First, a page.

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Eagles-Seahawks 5 Things: Carson Wentz Vs. The Legion of Boom

[CSNPhily] Eagles-Seahawks 5 things: Carson Wentz vs. The Legion of Boom
Andrew Kulp | The700Level

Eagles-Seahawks 5 things
4:25 p.m. on FOX
Eagles +6.5

Coming off of what some might deem a signature win, the Eagles turn right around to take arguably their toughest test of the season to date. The Seahawks have a championship pedigree, and there are few if any places as difficult to play than CenturyLink Field in Seattle.

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As if any cross-country road trip wasn't difficult enough, the Seahawks can easily be considered the class of the NFC. A win on Sunday would certainly stand to elevate the Eagles' standing around the league, not to mention keep them in the thick of the playoff race.

Carson Wentz vs. the Legion of Boom
When analysts were asking whether Wentz would be able to make the jump from FCS North Dakota State, it was secondaries like this they were worried about. While the rookie signal caller hasn't looked overwhelmed by any challenge NFL defenses have thrown at him yet, he's never seen anything quite like the Seahawks' defensive backs.

The Legion of Boom is big. They're fast. They make plays on the football and do just about everything well. All-Pro Richard Sherman and DeShawn Shead are a pair of tall, long cornerbacks who take away the perimeter, Kam Chancellor can act almost as a fourth linebacker yet drop into coverage seamlessly, and Earl Thomas has the range to take away everything over the top.

There's no denying Wentz's ability, but there isn't going to be much room for error on Sunday. If the 23-year-old posts a prolific or even efficient line against Seattle, that's something special in itself — especially considering the Eagles' receiver situation.

Jordan Matthews, Zach Ertz up in the air
There's a reason the Eagles have the 26th-ranked aerial attack in the NFL, and Wentz is hardly to blame. The much-maligned receiving corps clearly is the larger issue, and worse yet, the group might be short-handed against this venerable Seahawks defense.

While Matthews (back) and Ertz (hamstring) both intend to play, they each missed at least one practice this week and officially are listed as questionable. The Eagles are even taking practice-squad standout Paul Turnout to Seattle just in case Matthews is unable to suit up.

If either one winds up ruled out on Sunday, that would be a bad omen. Matthews and Ertz have combined for 77 receptions for 844 yards and four touchdowns through the air this season. All other Eagles receivers and tight ends have 66 catches, 756 yards and three scores. It's difficult to envision a way the offense could consistently move the ball without its top two targets.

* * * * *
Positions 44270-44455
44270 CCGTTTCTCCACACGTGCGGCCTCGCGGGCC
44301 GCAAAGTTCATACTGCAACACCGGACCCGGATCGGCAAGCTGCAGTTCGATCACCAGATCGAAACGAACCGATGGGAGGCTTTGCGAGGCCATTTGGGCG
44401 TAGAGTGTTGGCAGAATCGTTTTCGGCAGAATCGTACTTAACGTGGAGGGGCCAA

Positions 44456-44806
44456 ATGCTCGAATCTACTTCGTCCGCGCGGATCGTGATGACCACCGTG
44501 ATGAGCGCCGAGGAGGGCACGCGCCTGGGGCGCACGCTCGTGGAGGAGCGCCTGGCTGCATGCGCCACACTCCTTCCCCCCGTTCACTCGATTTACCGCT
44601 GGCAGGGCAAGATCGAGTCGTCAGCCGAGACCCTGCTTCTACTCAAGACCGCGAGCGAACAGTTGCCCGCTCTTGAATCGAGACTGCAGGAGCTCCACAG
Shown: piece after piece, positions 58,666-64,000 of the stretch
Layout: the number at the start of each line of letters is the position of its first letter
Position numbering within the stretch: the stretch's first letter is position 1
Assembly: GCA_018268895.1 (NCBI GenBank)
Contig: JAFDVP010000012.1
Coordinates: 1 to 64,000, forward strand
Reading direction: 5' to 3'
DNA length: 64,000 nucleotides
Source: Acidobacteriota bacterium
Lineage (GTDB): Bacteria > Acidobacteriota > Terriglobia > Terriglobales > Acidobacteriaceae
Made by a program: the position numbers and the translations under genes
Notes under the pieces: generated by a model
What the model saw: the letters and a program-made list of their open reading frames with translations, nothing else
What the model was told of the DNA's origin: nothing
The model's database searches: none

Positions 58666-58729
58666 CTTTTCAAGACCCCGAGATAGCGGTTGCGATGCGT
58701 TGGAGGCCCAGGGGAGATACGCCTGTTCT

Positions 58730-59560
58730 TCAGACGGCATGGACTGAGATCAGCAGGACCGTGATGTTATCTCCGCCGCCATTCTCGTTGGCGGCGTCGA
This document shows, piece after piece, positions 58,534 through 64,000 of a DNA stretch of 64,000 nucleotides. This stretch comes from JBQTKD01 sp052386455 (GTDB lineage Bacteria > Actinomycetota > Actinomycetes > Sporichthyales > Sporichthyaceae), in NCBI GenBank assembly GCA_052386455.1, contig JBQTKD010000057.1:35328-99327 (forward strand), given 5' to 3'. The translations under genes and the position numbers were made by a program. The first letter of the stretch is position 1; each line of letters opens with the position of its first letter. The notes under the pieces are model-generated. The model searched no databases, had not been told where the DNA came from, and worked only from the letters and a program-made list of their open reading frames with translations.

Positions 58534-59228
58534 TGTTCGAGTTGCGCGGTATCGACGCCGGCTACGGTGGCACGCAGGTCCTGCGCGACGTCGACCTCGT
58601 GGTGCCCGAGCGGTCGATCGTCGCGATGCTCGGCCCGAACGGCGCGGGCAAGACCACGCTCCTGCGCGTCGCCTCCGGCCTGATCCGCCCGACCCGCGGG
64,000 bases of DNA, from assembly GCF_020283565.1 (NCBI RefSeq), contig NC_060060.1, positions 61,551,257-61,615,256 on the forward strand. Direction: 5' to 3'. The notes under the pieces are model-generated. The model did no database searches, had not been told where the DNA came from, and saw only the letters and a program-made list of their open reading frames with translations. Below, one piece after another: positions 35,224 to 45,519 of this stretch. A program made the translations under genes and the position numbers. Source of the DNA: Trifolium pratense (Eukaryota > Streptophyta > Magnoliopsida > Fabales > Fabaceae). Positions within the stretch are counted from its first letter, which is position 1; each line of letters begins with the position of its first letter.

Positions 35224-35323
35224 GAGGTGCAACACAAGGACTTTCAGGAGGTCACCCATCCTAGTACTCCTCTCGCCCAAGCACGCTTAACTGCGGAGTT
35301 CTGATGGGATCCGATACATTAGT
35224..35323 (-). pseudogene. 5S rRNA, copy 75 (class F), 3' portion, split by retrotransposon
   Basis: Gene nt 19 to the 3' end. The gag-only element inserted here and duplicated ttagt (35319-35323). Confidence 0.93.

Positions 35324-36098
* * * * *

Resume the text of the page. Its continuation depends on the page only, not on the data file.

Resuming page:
The Jimmy Graham effect
Meanwhile, on the other side of the football, the Seahawks are enjoying a boost in their own passing game this season. Now in his second year with the club, Graham seems to have built a rapport with quarterback Russell Wilson, and the three-time Pro Bowl tight end has returned to form as one of the biggest match-up problems in the NFL.

From 2011 to '14, Graham averaged 88 receptions, 1,099 yards and 11 touchdowns per year with the Saints, but last season had just 48 catches, 605 yards and two scores in 11 games. While the seventh-year veteran isn't quite on pace to match the ridiculous numbers of the past, he currently projects to finish with a very strong 74, 1,054 and four.

6-foot-7, 265 pounds with 4.5 speed and a 38.5-inch vertical, Graham is still a freak athlete, even if he is set to turn 30 this week and some of those physical traits are beginning to decline. He'll certainly be an X-factor on Sunday, because let's be honest, who on the Eagles' defense is going to match up?

Don't dismiss the Seahawks' running game
After years of relying on Marshawn Lynch to pound the rock, the Seahawks' ground attack has been extremely dismal without Beast Mode in 2016. Seattle's offense ranks 30th in the NFL in rushing, and 31st with a 3.3 average per carry, proving that it's no fluke.

That being said, a shake-up is on the way. In fact, it already began last week, with third-round draft pick C.J. Prosise taking the bulk of the carries last Sunday. Prosise's role has been on the rise for three weeks now, with 24 carries for 98 yards and 12 catches for 173 yards. It was enough to allow the Seahawks to release leading rusher Christine Michael, and while Thomas Rawls returns from injury, he has not been effective.

Unlike Michael or Rawls, primarily between-the-tackles runners, Prosise is a more dynamic option. At least the Notre Dame product is more likely to turn the corner and catch a pass out of the backfield. The Eagles' run defense has been good and Seattle's ballcarriers disappointing, but that could be subject to change this Sunday.

Playing keep-away
Last week, the Eagles recalled their winning formula from earlier in the season. Run the football, move the chains, keep opposing offenses off of the field, and by doing all of that, control that clock. They're second only to Dallas for the season in time of possession.

That strategy is going to be a lot easier said than done this week though, as the Seahawks are allowing just 3.5 yards per carry, second-lowest in the NFL. That tends to make the whole ball-control offense much more difficult to execute, seeing as the Eagles are likely to find themselves in long third downs, and against a defense that's not anymore susceptible to the pass.

Yet the Eagles have to continue to run the ball regardless of how successful it is, if for no other reason than reduce the Seahawks' opportunities. Shorten the game, play the field-position battle, avoid turnovers, and there's no reason they can't keep things close. If they manage that, who knows, an upset may just be within reach.

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